It’s estimated that one in five families experiences the pain of miscarriage. WNBC traffic reporter Megan Meany — who is a part of that statistic — shares her personal story here as a way to encourage other women to speak up and seek support for their loss.
I had my first miscarriage four years ago. We were trying for our first child. I got pregnant easily and then — wham! — at about six weeks I started bleeding. What a shock that was. I come from a long line of fertile women. I had always loved kids and motherhood was a no-brainer for me. I thought, when I want to have a baby, I’ll have one!
Miscarriage, on the other hand, was a thought that never crossed my mind. But I realized how common they were (once I had one). So, I tried again. The second time I made it to eight weeks only to find out the baby had no heartbeat. This one was going to require a D and C (dilation and curettage) procedure at the hospital. I felt really crushed that it happened twice. After some time to heal — both physically and mentally — we tried again and with great success. Nine months later my son was born, complication-free.
Kellen is nearly 4 now and I want to give him a sibling and also experience the joy of holding a baby again. So, we had been back on the “let’s get pregnant” bandwagon for a year or so and that’s when the third — and most crushing — miscarriage happened. I was 16 weeks pregnant and went in for an amniocentesis (a test to determine if a baby has Down syndrome or other chromosomal abnormalities).
I knew something was wrong when the nurse quickly left the room to talk to the doctor. When they returned they delivered the bad news: The routine ultrasound they did before sticking the needle in revealed that the baby — again — had no heartbeat.
I felt like the floor had dropped out from underneath me. AGAIN? I thought. And this far along? I had weeks of positive checkups and coveted ultrasound pictures. This was not happening, I thought. Though my other miscarriages were emotionally draining, this one was more traumatic. I had announced my pregnancy, I was showing, I was in maternity clothes, my son knew a sibling was on the way — this was raw heartache. There was guilt, too. I wondered if I had caused this? I colored my hair. I had the occasional glass of wine. I exercised and worked a lot — could that have been why? No, not likely. Although, stress can be a factor in miscarriage, it can’t be proven.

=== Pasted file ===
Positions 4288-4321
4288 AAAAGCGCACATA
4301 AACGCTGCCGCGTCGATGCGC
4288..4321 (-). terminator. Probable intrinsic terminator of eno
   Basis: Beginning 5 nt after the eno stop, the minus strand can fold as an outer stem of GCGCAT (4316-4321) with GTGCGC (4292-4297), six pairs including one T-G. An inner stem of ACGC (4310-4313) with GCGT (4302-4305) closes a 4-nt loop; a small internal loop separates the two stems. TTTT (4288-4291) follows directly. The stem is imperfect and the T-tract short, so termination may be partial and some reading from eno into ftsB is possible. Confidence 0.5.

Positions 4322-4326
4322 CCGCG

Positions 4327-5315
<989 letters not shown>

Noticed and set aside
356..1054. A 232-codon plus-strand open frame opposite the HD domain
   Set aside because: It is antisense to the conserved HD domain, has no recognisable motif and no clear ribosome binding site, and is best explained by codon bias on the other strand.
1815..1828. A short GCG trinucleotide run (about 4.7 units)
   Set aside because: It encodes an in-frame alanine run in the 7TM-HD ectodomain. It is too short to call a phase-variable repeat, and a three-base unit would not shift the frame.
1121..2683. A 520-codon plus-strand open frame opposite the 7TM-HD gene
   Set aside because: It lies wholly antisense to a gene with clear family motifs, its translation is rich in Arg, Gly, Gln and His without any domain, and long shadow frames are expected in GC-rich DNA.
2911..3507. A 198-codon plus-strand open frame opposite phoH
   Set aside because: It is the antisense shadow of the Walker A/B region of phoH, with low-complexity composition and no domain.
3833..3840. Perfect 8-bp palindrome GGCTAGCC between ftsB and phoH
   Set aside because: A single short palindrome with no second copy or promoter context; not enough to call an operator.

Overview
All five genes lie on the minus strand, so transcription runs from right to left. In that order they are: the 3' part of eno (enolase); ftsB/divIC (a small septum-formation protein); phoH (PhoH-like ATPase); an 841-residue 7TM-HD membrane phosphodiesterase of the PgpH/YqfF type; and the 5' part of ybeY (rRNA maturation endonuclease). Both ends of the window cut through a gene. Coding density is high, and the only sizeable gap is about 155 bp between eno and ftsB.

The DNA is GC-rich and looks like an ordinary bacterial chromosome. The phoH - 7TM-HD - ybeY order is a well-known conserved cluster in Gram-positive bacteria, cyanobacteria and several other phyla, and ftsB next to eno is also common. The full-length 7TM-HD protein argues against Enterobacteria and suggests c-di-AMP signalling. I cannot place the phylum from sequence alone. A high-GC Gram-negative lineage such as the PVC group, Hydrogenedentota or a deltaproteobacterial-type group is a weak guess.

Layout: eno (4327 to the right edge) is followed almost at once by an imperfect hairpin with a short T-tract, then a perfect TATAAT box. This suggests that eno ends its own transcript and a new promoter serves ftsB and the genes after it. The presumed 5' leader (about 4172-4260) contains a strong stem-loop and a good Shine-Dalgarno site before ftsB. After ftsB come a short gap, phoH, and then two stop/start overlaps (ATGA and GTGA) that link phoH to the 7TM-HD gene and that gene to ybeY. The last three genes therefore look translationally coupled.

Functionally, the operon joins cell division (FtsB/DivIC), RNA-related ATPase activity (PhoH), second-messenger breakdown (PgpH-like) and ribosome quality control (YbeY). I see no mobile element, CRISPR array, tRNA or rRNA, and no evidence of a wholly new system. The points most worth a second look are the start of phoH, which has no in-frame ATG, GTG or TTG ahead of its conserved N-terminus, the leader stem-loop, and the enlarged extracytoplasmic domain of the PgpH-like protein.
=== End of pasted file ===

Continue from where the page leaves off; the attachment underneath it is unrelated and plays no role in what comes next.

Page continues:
I took a week off from work and cried and rested and eventually faced the world again (still with a swollen belly) and lots of emotions. There were very few people who were comfortable to ask me how I felt or about what I went through. But there were a select few who were sensitive and they were a great comfort.
This last miscarriage forced me to take a closer look at my medical history. I wanted to see if there was anything that might be contributing to these miscarriages (as I had experienced other “chemical pregnancies” that were very early but nonetheless — more losses). I felt my general ob-gyn was not showing enough concern for this pattern, so I found a fertility specialist who is doing a workup on me right now.
In most cases, miscarriage is bad luck — it’s chromosomes that aren’t a good match and God takes care of the problem. But there are cases when miscarriage can be prevented: blood clotting issues, thyroid problems, diet and other diagnoses are out there. I figured, why not check everything before trying again — knowledge is power.
All of these experiences brought me to the Internet, and that’s where I stumbled on the Hygeia Foundation and the support groups they offer for women who are suffering a perinatal loss. I thought doing a story on this subject would be good therapy for me and it has been. I hope this helps some of you who are out there and have never shared your pain about miscarriage. It’s a funny thing — many of our friends and family aren’t comfortable talking about this subject because death isn’t dinner table conversation. But we can talk about it — to each other — I am here and I’ve got big ears! Sending anyone who needs it an electronic hug.